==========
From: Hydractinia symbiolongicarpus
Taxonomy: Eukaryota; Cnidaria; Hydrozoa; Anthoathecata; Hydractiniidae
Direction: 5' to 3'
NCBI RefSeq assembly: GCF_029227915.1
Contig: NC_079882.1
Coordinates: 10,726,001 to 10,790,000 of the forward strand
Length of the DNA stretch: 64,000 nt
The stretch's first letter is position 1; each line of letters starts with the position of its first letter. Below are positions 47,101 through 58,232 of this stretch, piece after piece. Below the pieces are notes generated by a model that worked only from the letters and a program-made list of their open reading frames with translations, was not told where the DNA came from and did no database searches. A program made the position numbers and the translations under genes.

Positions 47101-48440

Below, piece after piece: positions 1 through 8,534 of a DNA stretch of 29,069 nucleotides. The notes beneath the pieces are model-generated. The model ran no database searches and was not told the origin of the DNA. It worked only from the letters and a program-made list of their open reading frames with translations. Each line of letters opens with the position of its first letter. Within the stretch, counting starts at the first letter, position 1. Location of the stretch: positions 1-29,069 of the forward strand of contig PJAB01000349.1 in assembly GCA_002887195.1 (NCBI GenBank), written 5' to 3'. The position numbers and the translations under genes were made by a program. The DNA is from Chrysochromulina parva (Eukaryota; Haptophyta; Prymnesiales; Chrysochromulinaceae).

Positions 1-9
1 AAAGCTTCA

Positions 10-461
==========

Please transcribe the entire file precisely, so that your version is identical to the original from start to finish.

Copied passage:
From: Hydractinia symbiolongicarpus
Taxonomy: Eukaryota; Cnidaria; Hydrozoa; Anthoathecata; Hydractiniidae
Direction: 5' to 3'
NCBI RefSeq assembly: GCF_029227915.1
Contig: NC_079882.1
Coordinates: 10,726,001 to 10,790,000 of the forward strand
Length of the DNA stretch: 64,000 nt
The stretch's first letter is position 1; each line of letters starts with the position of its first letter. Below are positions 47,101 through 58,232 of this stretch, piece after piece. Below the pieces are notes generated by a model that worked only from the letters and a program-made list of their open reading frames with translations, was not told where the DNA came from and did no database searches. A program made the position numbers and the translations under genes.

Positions 47101-48440

Below, piece after piece: positions 1 through 8,534 of a DNA stretch of 29,069 nucleotides. The notes beneath the pieces are model-generated. The model ran no database searches and was not told the origin of the DNA. It worked only from the letters and a program-made list of their open reading frames with translations. Each line of letters opens with the position of its first letter. Within the stretch, counting starts at the first letter, position 1. Location of the stretch: positions 1-29,069 of the forward strand of contig PJAB01000349.1 in assembly GCA_002887195.1 (NCBI GenBank), written 5' to 3'. The position numbers and the translations under genes were made by a program. The DNA is from Chrysochromulina parva (Eukaryota; Haptophyta; Prymnesiales; Chrysochromulinaceae).

Positions 1-9
1 AAAGCTTCA

Positions 10-461